Catch a Star! 2004 Edition
... and discover all its secrets!
The winners of the 2004 competition are now announced at this page !
This famous educational programme now enters into the third round. Following the successful completion of Catch a Star! 2002 and Catch a Star! 2003 , here are the details about the programme in 2004. Note, in particular, the deadlines for registration on December 10, 2004 and delivery of your report on January 10, 2005 . This is later than in the previous years in order to give you more time to do the work and to make it easier to plan ahead. Be sure to read carefully the rules below before you begin your project!
On a dark night far from the city lights, you can see about three thousand stars in the sky with the unaided eye. With a binocular you can see more than ten thousand celestial lights and in a small telescope the number of visible stars increases enormously. This is a view of the early morning sky at the end of August when Saturn and Venus are seen very near each other.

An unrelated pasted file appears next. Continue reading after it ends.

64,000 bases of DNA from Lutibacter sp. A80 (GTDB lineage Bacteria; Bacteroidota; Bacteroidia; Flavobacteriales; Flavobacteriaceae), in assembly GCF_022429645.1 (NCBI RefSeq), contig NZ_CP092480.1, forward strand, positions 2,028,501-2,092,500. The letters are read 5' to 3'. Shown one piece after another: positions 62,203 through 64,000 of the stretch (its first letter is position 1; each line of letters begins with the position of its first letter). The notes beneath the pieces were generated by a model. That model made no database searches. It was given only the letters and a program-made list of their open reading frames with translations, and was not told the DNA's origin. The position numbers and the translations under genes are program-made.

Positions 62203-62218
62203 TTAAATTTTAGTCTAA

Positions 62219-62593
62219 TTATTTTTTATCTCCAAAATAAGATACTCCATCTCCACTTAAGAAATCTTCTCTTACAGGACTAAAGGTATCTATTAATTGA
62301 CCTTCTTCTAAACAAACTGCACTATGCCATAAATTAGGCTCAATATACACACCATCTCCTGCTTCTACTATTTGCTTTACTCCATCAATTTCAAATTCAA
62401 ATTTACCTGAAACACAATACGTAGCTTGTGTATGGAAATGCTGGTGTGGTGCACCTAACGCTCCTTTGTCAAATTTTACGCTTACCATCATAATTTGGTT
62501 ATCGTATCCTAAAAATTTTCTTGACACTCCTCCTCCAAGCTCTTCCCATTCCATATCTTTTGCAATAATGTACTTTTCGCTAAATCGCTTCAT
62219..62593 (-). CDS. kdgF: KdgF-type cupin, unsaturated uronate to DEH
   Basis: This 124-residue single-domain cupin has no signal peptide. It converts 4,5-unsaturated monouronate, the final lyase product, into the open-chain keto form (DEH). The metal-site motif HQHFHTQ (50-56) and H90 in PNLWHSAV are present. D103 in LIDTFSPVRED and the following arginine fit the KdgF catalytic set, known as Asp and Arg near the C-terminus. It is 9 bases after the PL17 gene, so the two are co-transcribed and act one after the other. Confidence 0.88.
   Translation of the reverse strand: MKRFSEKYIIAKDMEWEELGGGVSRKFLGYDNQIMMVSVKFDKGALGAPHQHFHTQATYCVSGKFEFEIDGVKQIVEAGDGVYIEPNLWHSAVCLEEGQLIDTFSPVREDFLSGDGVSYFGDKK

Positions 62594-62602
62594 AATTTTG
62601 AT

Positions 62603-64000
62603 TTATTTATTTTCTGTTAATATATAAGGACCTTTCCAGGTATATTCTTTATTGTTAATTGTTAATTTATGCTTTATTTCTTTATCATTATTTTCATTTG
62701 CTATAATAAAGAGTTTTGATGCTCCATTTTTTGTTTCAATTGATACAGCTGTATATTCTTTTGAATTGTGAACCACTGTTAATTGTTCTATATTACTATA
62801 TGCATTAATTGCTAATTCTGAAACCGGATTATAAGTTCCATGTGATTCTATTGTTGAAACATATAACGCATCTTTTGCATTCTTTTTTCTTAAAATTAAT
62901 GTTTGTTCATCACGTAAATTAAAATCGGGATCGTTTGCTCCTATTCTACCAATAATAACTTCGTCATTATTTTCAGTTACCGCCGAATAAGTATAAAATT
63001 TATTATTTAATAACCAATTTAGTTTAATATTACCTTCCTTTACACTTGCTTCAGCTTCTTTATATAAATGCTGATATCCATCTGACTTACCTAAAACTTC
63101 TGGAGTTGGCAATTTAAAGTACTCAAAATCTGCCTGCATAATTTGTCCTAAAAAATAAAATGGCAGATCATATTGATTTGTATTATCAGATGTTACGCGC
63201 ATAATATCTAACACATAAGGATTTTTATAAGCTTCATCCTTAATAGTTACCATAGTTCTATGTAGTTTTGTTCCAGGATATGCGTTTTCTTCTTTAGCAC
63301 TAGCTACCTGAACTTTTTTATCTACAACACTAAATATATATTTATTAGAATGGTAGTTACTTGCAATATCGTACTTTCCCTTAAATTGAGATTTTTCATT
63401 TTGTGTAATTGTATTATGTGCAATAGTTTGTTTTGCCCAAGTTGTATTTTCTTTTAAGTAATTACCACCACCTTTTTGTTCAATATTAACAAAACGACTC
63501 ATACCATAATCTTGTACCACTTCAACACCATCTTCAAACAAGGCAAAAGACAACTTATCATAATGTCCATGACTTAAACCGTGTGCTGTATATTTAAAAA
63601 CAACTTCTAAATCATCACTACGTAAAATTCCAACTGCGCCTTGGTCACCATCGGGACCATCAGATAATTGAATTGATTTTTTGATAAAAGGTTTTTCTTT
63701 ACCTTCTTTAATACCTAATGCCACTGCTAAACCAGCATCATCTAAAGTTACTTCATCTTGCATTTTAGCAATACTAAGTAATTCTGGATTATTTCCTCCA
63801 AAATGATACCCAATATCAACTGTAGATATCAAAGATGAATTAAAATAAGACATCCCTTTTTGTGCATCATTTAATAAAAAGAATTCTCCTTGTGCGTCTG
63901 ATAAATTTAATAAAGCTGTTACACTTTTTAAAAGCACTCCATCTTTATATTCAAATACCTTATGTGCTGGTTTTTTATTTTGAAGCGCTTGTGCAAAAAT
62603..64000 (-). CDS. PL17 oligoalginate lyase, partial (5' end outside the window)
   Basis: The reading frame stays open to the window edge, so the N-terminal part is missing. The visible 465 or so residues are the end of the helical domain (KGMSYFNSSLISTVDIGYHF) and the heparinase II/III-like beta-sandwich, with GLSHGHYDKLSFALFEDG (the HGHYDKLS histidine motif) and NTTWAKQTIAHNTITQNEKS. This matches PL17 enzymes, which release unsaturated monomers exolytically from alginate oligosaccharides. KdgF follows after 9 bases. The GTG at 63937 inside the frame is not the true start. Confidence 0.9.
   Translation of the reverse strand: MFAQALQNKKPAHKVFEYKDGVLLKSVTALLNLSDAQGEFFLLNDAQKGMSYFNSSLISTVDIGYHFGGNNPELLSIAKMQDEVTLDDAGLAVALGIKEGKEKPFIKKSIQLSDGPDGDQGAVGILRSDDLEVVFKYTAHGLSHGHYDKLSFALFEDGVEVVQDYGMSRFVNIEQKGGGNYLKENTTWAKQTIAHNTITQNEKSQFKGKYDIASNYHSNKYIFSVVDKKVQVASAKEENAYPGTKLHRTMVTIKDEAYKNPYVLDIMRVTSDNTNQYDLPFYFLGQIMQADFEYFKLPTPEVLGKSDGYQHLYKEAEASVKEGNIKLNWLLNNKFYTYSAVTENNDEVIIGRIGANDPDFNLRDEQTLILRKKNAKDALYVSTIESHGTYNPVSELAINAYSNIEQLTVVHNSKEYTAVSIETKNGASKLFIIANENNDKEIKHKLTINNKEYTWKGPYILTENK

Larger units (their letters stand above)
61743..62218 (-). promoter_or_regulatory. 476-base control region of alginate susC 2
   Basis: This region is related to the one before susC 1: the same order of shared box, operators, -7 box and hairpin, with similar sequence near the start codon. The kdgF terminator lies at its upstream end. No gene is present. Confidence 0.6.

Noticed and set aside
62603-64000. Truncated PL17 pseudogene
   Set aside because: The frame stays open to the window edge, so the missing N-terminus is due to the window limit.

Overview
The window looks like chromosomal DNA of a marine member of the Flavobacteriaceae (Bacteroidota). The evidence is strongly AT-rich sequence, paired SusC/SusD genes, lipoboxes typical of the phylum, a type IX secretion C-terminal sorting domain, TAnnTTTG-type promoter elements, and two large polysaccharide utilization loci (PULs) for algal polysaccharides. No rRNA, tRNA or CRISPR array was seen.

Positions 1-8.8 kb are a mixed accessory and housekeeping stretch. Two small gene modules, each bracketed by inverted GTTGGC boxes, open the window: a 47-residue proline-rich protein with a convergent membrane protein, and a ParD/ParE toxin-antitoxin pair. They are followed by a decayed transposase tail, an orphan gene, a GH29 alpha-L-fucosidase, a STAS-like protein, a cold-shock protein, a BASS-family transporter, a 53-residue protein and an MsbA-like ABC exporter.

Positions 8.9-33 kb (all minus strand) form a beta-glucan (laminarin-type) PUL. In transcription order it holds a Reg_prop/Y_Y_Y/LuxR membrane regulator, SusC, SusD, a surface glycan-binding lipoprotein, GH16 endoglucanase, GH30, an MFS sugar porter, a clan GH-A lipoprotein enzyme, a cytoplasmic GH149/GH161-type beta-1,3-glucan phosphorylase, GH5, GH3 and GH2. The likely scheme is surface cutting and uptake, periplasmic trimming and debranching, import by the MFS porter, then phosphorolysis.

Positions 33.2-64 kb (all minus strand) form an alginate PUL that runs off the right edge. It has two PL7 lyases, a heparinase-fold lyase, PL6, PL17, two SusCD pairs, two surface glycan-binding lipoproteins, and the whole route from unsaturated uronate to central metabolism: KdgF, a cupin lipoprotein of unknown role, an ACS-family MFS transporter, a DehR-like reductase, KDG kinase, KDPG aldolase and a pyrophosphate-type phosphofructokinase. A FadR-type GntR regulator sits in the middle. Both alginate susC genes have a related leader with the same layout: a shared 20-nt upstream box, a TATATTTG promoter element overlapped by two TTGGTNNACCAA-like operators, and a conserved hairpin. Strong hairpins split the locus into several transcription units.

The Milky Way Galaxy in which we live contains at least 300 billion stars of different types, dark and bright shining dust clouds, open and globular stellar clusters, as well as a massive black hole at the center. So the Sun is really an insignificant member of this great system. Here is a view from the side.